I saw in the news today that Clarence Clemens had a stroke. Though they arenít giving out details, it sounds like a very serious one, perhaps a life ending one. I apologize that this will sound like something which belongs as a blog, but I felt compelled to share this on the bigger platform, someplace it would be seen. Tragedies and death often make us think, see a bigger picture. All too often they bring us back, into our own past, and for this I felt compelled to share.

Those of you who know me, have read my funny asides and my more intimate revelations of a life fully lived. I have mentioned my complicated youth, especially when I was a college student in Princeton. It was a time of self discovery and trying things that went far outside the accepted norms of society. I grew up on the Jersey Shore, and Asbury Park and the Stone Pony was only a 20 minute drive from Toms River, New Jersey. It was a time that made famous, ďDrugs, Sex and Rock and RollĒ, and I was a dynamic part of the scene. I suspect that I was Borderline Personality disordered, and therefore, needed certain people desperately in my life.

I have written only briefly, of two townies who sought me out, adopted me, so to speak, and were intertwined intrinsically into my very heart and soul. The relationship lasted for two years until I graduated, they being 12/13 and me being 20/21. I spoke of the one, my last day at school and telling him I would be leaving, and he, crying in my arms. I miss him to this day. His other, best friend, and my other, was an amazing kid.

Tommy played saxophone, something which I didnít realize when they would come over to my house/room every day after school. After college, I moved to Ohio, 500 miles away. One day I got a phone call and it was Tommy. He was coming to visit. He brought with him several saxophones, records and a number of harmonicas, all in different keys. We stayed up until 3 in the morning, he playing along with his records, both sax and the harmonicas. Such an amazing evening! It was in the heat of the summer, and the temperature was well into the 90ís, my small upstairs apartment which had no air conditioning. I loved every minute we were together.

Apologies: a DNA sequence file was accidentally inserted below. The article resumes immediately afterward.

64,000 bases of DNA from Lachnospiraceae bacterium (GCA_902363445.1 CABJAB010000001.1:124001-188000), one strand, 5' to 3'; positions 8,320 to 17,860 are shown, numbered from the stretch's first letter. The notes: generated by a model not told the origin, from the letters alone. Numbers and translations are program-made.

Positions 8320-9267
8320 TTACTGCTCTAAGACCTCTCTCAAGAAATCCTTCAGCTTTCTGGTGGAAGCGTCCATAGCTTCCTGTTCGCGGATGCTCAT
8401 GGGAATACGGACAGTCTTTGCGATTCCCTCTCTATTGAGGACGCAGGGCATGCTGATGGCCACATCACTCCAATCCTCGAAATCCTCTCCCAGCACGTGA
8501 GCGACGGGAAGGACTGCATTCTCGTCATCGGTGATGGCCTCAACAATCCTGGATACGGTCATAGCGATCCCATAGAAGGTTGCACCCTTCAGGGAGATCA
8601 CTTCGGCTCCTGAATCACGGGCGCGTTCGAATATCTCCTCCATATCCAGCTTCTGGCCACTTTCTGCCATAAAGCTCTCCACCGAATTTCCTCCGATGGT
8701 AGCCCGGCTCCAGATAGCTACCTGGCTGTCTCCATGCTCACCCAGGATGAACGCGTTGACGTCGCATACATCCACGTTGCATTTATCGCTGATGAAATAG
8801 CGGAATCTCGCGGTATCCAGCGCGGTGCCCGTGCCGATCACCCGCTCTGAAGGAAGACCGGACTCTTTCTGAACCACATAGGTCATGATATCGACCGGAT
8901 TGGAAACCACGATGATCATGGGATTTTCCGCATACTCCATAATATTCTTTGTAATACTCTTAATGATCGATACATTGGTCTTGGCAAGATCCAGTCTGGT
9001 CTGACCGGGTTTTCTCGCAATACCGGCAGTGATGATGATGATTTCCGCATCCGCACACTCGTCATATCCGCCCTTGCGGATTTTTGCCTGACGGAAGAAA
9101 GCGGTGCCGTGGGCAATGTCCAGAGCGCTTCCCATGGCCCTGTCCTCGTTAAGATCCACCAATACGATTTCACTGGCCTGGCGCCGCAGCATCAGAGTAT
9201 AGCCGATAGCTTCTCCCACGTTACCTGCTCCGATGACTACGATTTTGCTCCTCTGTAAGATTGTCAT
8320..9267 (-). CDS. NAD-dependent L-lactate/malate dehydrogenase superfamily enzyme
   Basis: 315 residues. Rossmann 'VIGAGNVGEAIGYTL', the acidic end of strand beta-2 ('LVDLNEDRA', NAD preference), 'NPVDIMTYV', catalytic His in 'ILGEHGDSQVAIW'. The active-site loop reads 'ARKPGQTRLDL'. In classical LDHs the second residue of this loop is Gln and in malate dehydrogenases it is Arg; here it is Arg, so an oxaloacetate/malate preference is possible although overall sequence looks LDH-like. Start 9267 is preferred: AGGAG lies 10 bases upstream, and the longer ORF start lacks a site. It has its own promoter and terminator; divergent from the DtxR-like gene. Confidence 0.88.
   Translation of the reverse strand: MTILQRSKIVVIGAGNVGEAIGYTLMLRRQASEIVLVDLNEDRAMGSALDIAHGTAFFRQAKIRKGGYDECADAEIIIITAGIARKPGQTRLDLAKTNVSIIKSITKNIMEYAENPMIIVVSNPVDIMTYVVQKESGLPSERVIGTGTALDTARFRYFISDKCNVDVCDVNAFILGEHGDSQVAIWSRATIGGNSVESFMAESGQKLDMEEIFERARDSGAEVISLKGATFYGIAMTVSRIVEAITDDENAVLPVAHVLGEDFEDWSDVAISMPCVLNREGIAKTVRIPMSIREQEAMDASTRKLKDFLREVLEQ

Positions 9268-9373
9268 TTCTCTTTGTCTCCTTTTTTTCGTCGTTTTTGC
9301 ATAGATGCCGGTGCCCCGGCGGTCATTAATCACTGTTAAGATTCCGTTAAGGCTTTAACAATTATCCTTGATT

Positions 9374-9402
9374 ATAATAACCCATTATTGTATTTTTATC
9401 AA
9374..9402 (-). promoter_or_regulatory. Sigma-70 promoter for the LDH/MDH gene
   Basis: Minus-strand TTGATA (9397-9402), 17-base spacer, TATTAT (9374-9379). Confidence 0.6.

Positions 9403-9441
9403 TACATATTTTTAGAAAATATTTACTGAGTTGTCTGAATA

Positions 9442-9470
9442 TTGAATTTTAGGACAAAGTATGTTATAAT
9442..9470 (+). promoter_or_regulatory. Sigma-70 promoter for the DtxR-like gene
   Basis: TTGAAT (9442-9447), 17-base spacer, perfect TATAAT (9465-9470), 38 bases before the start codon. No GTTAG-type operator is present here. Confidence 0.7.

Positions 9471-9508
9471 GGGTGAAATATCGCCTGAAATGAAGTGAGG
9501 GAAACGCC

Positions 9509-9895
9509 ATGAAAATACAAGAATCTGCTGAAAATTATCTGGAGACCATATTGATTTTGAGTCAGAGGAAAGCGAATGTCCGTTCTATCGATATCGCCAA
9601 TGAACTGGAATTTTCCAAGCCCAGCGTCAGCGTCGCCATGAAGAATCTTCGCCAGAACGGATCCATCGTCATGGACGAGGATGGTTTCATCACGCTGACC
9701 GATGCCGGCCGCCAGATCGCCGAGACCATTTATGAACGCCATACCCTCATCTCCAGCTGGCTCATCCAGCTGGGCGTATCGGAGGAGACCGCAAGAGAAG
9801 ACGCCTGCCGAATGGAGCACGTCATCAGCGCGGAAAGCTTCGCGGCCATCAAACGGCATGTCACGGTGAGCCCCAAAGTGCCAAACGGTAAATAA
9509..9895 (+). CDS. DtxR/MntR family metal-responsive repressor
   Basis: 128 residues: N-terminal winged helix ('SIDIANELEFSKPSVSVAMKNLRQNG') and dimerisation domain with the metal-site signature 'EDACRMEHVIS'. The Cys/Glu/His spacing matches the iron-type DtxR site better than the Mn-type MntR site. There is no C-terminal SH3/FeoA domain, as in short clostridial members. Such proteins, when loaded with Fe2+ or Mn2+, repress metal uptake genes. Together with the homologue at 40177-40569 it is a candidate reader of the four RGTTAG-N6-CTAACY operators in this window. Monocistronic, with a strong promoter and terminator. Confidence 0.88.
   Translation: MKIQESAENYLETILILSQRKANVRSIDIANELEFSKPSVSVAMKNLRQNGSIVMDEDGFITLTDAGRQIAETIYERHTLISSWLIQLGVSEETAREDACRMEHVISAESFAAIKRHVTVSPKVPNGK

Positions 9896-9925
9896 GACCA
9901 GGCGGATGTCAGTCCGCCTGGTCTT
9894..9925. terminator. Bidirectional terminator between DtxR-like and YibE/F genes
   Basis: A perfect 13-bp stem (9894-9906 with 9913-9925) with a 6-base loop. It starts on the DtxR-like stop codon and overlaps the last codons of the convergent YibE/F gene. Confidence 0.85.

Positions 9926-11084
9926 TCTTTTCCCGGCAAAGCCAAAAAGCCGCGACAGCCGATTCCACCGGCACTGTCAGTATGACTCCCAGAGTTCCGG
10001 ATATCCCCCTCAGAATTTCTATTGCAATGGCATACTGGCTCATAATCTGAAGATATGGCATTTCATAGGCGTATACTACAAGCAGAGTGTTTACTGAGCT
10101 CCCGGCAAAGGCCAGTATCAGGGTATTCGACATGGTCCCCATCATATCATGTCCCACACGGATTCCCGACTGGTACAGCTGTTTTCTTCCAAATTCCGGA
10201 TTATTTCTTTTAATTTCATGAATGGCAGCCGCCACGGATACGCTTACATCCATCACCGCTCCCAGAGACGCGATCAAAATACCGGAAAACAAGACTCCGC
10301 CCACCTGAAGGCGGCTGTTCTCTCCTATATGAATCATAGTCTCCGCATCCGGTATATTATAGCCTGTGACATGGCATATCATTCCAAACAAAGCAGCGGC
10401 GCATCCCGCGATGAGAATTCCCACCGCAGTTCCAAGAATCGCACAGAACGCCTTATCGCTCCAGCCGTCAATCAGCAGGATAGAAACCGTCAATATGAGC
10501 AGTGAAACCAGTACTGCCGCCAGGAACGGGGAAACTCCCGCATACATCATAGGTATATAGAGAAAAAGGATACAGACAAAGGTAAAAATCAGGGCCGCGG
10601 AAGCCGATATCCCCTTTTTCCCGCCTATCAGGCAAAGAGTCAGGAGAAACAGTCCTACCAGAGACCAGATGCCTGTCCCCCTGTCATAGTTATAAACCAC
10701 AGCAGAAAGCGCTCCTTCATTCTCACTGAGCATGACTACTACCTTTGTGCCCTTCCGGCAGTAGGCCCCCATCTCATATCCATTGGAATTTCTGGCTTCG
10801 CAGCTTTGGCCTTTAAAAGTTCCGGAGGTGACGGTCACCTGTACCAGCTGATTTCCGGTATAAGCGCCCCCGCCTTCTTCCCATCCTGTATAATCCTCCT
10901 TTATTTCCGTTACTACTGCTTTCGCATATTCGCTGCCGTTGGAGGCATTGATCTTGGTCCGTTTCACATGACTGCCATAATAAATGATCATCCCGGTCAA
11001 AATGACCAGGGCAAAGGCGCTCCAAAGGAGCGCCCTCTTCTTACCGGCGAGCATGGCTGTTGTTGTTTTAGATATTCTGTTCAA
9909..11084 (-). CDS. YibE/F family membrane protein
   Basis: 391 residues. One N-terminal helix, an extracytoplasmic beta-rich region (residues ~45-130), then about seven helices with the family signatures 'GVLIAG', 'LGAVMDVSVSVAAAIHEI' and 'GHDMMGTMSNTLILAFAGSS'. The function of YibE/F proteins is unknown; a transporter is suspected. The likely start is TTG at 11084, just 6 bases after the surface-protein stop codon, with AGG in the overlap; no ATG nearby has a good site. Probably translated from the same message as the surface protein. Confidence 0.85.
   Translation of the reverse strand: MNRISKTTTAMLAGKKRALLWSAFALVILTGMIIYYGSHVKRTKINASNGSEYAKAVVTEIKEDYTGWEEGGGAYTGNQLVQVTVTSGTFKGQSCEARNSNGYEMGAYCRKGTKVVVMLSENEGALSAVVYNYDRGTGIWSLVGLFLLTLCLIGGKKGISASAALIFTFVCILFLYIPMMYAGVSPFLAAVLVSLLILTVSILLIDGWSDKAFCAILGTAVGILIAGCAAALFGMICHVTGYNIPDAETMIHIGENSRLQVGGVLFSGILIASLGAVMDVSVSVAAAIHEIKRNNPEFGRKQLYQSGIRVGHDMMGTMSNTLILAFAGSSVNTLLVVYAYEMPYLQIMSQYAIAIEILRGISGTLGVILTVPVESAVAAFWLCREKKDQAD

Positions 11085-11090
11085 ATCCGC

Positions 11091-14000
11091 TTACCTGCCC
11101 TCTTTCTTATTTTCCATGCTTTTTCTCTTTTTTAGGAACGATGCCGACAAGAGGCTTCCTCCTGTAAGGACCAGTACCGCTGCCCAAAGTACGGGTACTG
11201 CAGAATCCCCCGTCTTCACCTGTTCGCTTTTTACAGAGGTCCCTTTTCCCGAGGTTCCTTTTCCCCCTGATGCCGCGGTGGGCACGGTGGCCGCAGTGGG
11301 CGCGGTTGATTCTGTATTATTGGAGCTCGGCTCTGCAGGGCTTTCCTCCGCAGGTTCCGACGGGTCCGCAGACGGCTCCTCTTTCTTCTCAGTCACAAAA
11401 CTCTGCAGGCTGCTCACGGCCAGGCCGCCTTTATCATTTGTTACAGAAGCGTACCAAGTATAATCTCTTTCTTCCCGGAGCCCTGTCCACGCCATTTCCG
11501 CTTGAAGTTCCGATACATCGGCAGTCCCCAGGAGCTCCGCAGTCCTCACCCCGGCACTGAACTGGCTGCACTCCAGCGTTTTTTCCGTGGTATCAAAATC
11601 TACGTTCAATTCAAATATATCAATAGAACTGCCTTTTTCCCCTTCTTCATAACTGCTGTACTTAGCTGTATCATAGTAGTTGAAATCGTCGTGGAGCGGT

He told me that while in high school, I think he was a freshman, he went to The Stone Pony, because Bruce Springsteen was back in town, playing at his old bar gig. Tommy went and had the audacity to ask Clarence Clemens if he could play with the band. This was after Springsteen had made the cover of Time magazine, I believe. Clarence said, sure, and Tommy played three numbers with The Boss. This was the kind of man that Clarence Clemens is, the kind of person Bruce Springsteen is.

Iím afraid Clarence Clemens will die, and with him, a legacy, but memories donít die, not until we all die. And then, I think, we move on, taking our memories and our experiences with us, building the next world one memory at a time, as if each one is a brick. So I will think of Clarence, the great saxophonist, and the man who loved kids, loved my kid. I will think of Tommy and what it means to love someone, even if that love is to only look, and talk, and appreciate the one youíre with. I will add that when Tommy would tell me something that he was passionate about, excited, he would grab my hand and hold it, a simple gesture that meant so much, because it was contact, an exchange of spirits, his and mine. On the bike trail, my spirit rides ahead of me, remembering and reliving the moments that have meaning. Sometimes, itís the best part of being alive.